Me: “You studied this in your computer class, right?”
Student: “Umm, what computer class?”
It has been my assumption for a while that most of my students either have taken, are in the process of taking or will be taking a computer literacy course. My assumption is, unfortunately, incorrect. Most of my students, actually, have never taken a course dedicated solely to computer literacy. The course is usually offered in some variation as an elective class and unless a student expresses a keen desire to learn “Gaming 101”, chances are they haven’t taken the course. They, like many of the adults in their lives, assume that “simply because they were born in an age when these technologies were pervasive,” they are somehow savvy to all of the vast and subtle rules of the digital highway.
This has left me in a conundrum. I’m trying to integrate technology into my English classes, but find that with all of the other requirements of the course, namely the English 10 Common Core Standards, I’m struggling to fit everything in.
What’s an English Lit teacher to do? I want my students to use technology as a means to furthering their interaction with literature, but I feel like I need to add a few weeks to the school year in order to teach them the skills of digital citizenship. In her book, It’s Complicated: the Social Lives of Networked Teens, Danah Boyd draws emphasis to this very point:
Teens will not become critical contributors to this [Internet] ecosystem simply because they were born in an age when these technologies were pervasive. Whether in school or in informal settings, youth need opportunities to develop the skills and knowledge to engage with temporary technology effectively and meaningfully. Becoming literate in a networked age requires hard work, regardless of age.”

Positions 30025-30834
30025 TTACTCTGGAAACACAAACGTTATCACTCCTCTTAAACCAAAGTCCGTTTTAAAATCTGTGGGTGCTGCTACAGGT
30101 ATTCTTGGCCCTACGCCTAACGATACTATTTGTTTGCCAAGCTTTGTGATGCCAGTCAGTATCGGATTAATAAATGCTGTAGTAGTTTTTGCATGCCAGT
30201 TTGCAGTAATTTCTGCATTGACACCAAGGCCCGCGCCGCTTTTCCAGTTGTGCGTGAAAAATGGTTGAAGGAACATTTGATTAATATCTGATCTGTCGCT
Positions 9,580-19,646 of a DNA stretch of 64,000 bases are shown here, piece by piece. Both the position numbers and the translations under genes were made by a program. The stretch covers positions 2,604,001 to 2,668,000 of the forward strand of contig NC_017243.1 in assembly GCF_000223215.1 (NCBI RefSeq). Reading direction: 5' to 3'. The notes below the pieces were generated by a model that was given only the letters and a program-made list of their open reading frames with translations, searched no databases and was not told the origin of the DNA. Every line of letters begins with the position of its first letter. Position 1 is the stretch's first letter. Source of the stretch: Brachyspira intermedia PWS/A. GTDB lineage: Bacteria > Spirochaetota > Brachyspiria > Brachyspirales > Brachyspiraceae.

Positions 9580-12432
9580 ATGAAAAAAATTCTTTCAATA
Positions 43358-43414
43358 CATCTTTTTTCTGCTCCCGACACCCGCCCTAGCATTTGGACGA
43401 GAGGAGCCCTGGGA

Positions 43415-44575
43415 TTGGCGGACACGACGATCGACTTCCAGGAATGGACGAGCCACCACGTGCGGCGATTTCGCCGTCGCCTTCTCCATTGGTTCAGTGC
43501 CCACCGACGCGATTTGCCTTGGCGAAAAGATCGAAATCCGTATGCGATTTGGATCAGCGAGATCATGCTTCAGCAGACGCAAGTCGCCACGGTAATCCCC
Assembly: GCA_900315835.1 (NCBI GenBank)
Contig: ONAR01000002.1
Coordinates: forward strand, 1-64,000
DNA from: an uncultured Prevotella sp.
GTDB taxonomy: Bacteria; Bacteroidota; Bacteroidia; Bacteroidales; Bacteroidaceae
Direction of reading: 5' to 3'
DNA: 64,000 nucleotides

So, whose job is it to teach our students how to be positive, contributing and critical citizens of the internet? Partly mine and partly that of the rest of the adults in their lives: parents, teachers, coaches, mentors, counselors. But are they getting this digital citizenship training in any other classes or areas of their lives? Honestly, I don’t think so.
I must confess – as the weeks of our blogging unit progress, I do feel a great weight on my shoulders that I think is disproportionate compared to teachers of other core subjects. I’m spending quite a bit of class time discussing various aspects of their online profiles, including videos about being careful about what they post online and those that encourage them to consider their legacy; engaging in lengthy Socratic Seminars on the merits of Snapchat vs. Instagram and the fact that Facebook is now considered by teens to be “dead to us”; and of course, the “Do’s & Don’ts” of blogging.
All of this to say that I, as an educator, am feeling slightly overwhelmed with the weight of teaching students to navigate this nebulous and still-new-to-me digital highway. For my part, I am starting to take this monolothic job very seriously and am thankful that my school has recently opened a new position for a high school technology integrator. Hopefully, next year all students will be required to take a course similar to the one Reuben Loewey has designed. Or even better, more teachers will begin to integrate aspects of digital citizenship into their own courses. And as scary as it sounds, just as we are all teachers of writing, I think we have all now become teachers of computer literacy.